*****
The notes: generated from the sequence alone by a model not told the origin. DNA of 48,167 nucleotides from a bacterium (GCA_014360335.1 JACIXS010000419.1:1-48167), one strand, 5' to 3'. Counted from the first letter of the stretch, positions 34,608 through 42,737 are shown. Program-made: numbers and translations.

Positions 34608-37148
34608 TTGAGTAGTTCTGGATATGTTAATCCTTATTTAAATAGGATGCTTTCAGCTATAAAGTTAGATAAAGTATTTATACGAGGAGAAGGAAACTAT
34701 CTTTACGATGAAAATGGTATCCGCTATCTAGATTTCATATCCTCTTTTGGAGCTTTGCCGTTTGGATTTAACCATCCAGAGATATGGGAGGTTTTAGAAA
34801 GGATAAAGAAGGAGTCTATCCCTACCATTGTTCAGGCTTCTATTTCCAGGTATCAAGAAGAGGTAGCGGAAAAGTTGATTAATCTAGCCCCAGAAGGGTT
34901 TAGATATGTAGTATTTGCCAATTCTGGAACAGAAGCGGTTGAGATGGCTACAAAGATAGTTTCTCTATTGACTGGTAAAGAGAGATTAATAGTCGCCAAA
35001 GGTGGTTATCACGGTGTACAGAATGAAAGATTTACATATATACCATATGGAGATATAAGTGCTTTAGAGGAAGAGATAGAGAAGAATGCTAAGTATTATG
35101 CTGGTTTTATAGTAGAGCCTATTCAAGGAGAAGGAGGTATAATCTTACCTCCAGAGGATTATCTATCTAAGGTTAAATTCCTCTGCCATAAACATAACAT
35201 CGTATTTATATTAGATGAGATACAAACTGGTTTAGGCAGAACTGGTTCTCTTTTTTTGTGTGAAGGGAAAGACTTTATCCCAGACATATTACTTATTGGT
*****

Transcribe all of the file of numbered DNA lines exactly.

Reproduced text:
The notes: generated from the sequence alone by a model not told the origin. DNA of 48,167 nucleotides from a bacterium (GCA_014360335.1 JACIXS010000419.1:1-48167), one strand, 5' to 3'. Counted from the first letter of the stretch, positions 34,608 through 42,737 are shown. Program-made: numbers and translations.

Positions 34608-37148
34608 TTGAGTAGTTCTGGATATGTTAATCCTTATTTAAATAGGATGCTTTCAGCTATAAAGTTAGATAAAGTATTTATACGAGGAGAAGGAAACTAT
34701 CTTTACGATGAAAATGGTATCCGCTATCTAGATTTCATATCCTCTTTTGGAGCTTTGCCGTTTGGATTTAACCATCCAGAGATATGGGAGGTTTTAGAAA
34801 GGATAAAGAAGGAGTCTATCCCTACCATTGTTCAGGCTTCTATTTCCAGGTATCAAGAAGAGGTAGCGGAAAAGTTGATTAATCTAGCCCCAGAAGGGTT
34901 TAGATATGTAGTATTTGCCAATTCTGGAACAGAAGCGGTTGAGATGGCTACAAAGATAGTTTCTCTATTGACTGGTAAAGAGAGATTAATAGTCGCCAAA
35001 GGTGGTTATCACGGTGTACAGAATGAAAGATTTACATATATACCATATGGAGATATAAGTGCTTTAGAGGAAGAGATAGAGAAGAATGCTAAGTATTATG
35101 CTGGTTTTATAGTAGAGCCTATTCAAGGAGAAGGAGGTATAATCTTACCTCCAGAGGATTATCTATCTAAGGTTAAATTCCTCTGCCATAAACATAACAT
35201 CGTATTTATATTAGATGAGATACAAACTGGTTTAGGCAGAACTGGTTCTCTTTTTTTGTGTGAAGGGAAAGACTTTATCCCAGACATATTACTTATTGGT